This chapter examines how the disbursement patterns of multilateral aid from traditional donors have changed in the wake of the new form of development assistance given by China to five South Asian countries, namely Afghanistan, Bangladesh, Nepal, Pakistan, and Sri Lanka, during the period 2000–2014 and, subsequently, to what extent the multilateral aid and Chinese development assistance (CDA) have been effective in enhancing economic growth in the recipient countries. The analysis revealed that CDA has seen significant growth during the period of concern, while multilateral aid from traditional donors has continued to be the dominant source of foreign development assistance in the selected South Asian countries. We also observe a negative relationship between the growth rates of CDA and multilateral aid in Bangladesh, Nepal, Pakistan, and Sri Lanka. The individual country results indicated that multilateral aid disbursements had had a higher positive impact on economic growth in Afghanistan, Bangladesh, Nepal, and Pakistan, while CDA appears to be slightly more impactful on economic growth in Sri Lanka. The panel data estimation results indicated that both CDA and multilateral aid played a positive role in enhancing economic growth in these countries and the positive effect of multilateral aid is higher than CDA.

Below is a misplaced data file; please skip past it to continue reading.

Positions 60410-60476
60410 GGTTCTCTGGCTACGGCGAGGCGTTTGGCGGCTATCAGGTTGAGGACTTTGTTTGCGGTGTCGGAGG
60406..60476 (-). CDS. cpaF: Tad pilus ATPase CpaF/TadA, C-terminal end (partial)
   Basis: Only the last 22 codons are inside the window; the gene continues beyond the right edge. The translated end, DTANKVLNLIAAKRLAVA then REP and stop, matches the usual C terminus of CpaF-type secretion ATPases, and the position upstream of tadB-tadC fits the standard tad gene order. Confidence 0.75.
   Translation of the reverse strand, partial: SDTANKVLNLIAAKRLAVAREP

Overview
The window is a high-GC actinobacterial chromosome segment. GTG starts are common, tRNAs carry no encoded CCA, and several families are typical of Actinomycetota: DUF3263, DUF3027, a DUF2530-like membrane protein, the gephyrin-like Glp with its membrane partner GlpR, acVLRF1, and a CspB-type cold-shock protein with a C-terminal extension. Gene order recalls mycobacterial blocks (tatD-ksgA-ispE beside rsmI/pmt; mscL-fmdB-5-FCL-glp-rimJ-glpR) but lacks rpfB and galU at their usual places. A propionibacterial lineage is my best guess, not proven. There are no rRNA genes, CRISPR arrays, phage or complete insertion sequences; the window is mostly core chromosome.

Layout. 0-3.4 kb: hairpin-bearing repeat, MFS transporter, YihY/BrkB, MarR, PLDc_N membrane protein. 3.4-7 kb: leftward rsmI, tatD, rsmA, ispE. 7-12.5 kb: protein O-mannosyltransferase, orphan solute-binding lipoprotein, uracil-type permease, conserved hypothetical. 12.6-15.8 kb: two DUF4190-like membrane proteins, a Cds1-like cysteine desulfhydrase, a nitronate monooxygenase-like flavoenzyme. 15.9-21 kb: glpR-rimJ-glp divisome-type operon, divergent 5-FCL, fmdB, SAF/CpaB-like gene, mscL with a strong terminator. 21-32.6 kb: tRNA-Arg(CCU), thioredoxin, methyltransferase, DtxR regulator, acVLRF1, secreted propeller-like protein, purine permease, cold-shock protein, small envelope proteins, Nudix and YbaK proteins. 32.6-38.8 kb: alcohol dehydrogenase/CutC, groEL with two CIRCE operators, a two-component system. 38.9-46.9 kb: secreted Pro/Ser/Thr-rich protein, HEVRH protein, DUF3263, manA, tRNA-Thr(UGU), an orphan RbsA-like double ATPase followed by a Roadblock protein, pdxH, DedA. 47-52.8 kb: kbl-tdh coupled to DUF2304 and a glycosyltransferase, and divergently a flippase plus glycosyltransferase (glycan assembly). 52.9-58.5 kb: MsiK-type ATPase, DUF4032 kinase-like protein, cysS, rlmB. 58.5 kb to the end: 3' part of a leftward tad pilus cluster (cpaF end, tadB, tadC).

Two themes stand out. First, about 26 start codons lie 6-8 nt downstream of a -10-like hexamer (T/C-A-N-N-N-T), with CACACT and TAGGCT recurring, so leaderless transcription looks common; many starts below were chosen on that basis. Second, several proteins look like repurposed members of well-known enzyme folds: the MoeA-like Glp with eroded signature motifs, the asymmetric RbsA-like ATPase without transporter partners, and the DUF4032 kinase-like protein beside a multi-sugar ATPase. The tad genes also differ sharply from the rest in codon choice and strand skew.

|Title of host publication||Rethinking Multilateralism in Foreign Aid|
|Subtitle of host publication||Beyond the Neoliberal Hegemony|
|Editors||Viktor Jakupec, Max Kelly, Jonathan Makuwira|
|Place of Publication||Oxon|
|Publisher||Routledge Taylor & Francis Group|
|Number of pages||20|
|Publication status||Published - May 2020|